A rather quiet piece of parliamentary business has seen the Chancellor, George Osborne, bow to Conservative backbench demands for MPs to be excluded from regulations intended to crack down on money laundering by politicians. The backbencher leading the calls for protection of MPs has already been a vocal opponent of financial transparency.
The legislation is part of a raft of measures in the Bank of England and Financial Services Bill which are supposed to clean up the banking sector. Already opposition politicians are worried that opportunities to achieve real change are being missed. One element of the bill concerns the responsibility of banks to undertake extra checks on so-called “politically exposed persons”, or PEPs. Hardly surprising given the UK’s status as a significant player in the global traffic of ill-gotten gains.
Conservative MP Charles Walker was worried, however, that banks may be targeting the wrong type of PEP. They should be concerned with “despots and dictators” he said, when launching his campaign to have UK MPs omitted from the definition. What was actually occurring was an intolerable intrusion into the financial affairs of MPs and their relatives.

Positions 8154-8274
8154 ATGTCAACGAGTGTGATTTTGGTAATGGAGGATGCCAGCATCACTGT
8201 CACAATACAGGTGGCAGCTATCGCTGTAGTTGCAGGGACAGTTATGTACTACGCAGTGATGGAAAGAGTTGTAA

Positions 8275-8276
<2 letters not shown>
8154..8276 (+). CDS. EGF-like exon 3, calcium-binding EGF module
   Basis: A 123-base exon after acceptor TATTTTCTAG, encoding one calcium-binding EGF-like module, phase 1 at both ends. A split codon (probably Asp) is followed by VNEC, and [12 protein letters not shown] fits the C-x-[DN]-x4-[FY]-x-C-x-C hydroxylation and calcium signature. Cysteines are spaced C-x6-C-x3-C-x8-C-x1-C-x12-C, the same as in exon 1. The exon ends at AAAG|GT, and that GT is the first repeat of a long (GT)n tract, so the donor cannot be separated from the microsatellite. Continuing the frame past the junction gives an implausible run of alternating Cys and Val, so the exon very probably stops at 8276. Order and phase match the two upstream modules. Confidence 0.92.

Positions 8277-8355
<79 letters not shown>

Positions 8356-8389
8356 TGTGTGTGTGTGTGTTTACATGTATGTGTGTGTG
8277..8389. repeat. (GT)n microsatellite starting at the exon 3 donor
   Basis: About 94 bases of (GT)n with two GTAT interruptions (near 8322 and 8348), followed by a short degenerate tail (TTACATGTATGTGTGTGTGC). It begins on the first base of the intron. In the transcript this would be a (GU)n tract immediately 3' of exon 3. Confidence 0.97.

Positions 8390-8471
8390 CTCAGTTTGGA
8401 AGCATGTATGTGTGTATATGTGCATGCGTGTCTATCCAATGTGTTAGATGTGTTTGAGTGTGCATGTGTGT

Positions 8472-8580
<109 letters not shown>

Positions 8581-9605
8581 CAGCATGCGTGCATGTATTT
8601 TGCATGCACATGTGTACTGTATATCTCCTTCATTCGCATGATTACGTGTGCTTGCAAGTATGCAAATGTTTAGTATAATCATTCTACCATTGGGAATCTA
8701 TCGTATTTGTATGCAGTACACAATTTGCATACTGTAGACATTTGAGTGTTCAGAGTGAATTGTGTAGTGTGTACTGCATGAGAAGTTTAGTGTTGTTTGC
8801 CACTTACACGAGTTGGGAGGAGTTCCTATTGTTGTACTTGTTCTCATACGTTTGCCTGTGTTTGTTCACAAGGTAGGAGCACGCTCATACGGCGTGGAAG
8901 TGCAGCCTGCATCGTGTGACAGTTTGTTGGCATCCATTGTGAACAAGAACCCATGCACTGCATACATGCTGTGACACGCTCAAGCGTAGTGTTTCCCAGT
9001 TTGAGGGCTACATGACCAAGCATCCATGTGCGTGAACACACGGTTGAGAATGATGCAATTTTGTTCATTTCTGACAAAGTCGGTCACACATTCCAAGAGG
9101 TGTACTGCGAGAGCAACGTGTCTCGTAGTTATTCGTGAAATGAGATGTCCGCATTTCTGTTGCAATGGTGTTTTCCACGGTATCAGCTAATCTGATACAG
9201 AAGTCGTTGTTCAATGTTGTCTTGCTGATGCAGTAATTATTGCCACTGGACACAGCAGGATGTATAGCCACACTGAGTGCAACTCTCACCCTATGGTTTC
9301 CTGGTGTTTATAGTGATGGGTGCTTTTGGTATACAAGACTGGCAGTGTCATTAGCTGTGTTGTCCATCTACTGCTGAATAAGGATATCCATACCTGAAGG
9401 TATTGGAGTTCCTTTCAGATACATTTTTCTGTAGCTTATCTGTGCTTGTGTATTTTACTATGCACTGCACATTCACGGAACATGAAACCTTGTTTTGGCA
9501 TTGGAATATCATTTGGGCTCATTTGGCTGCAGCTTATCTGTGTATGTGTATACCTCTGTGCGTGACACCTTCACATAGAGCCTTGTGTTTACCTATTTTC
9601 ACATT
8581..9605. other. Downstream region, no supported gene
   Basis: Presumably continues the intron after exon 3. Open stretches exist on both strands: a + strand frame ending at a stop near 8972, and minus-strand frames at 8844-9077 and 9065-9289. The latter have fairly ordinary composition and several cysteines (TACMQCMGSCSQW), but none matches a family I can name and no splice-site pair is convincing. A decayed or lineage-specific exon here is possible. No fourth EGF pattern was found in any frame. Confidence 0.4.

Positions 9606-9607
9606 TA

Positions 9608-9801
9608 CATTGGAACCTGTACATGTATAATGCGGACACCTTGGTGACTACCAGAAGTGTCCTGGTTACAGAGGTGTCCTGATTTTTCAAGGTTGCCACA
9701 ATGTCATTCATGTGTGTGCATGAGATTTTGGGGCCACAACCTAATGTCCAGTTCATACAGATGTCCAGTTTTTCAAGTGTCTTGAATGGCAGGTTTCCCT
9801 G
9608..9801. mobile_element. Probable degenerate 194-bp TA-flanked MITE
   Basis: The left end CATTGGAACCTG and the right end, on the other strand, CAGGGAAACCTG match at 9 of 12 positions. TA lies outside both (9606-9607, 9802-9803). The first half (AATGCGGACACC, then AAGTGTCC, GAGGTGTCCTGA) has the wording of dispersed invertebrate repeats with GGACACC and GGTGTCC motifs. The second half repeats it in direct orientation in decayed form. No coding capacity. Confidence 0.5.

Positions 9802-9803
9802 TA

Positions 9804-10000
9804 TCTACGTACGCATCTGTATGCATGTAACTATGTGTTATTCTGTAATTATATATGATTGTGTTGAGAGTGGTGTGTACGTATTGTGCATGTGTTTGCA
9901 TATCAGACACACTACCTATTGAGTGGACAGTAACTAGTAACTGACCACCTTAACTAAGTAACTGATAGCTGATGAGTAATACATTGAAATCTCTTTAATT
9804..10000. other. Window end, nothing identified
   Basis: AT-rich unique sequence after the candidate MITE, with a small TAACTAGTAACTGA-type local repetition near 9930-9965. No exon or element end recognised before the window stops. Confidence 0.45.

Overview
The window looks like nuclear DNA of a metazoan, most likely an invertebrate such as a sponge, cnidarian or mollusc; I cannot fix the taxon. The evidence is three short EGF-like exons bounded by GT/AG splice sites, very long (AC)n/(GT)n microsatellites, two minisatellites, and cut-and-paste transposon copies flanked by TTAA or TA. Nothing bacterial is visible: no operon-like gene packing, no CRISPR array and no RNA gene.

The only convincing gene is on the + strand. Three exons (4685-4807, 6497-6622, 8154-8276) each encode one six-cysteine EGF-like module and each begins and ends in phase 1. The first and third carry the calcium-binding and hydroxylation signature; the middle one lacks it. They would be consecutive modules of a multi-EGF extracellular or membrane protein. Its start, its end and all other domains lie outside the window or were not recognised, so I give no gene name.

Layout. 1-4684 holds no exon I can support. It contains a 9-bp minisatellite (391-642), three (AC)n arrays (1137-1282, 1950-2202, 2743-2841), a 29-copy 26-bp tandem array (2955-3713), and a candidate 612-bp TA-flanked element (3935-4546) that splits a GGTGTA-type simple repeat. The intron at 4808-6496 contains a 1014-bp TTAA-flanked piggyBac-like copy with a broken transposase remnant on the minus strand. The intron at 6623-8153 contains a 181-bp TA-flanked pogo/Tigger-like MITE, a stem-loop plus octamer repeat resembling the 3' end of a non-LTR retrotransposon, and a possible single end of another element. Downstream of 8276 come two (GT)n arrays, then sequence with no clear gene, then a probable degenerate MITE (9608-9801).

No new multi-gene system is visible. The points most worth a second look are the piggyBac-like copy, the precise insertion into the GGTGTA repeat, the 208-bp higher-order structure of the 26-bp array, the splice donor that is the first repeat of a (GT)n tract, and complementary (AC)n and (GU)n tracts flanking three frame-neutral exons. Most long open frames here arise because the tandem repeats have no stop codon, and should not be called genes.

This is the same Charles Walker who rather outlandishly threatened to table a bill to ban curtains if MPs were forced to publish their tax returns, on the grounds that the “nothing to fear, nothing to hide” maxim should be applied universally or not at all.
Strangely, this same Charles Walker also supported Theresa May’s intrusive Investigatory Powers Bill and other privacy-invading measures such as identification of trade union organisers, the bedroom tax and more draconian treatment of asylum seekers.
Regardless of these inconsistencies, Osborne clearly agreed with Walker that MPs can’t possibly be the sort of people that need their financial affairs monitoring closely and accepted Walker’s amended clause to the bill. As a result, MPs and their associates will be removed from banks’ watchlists.
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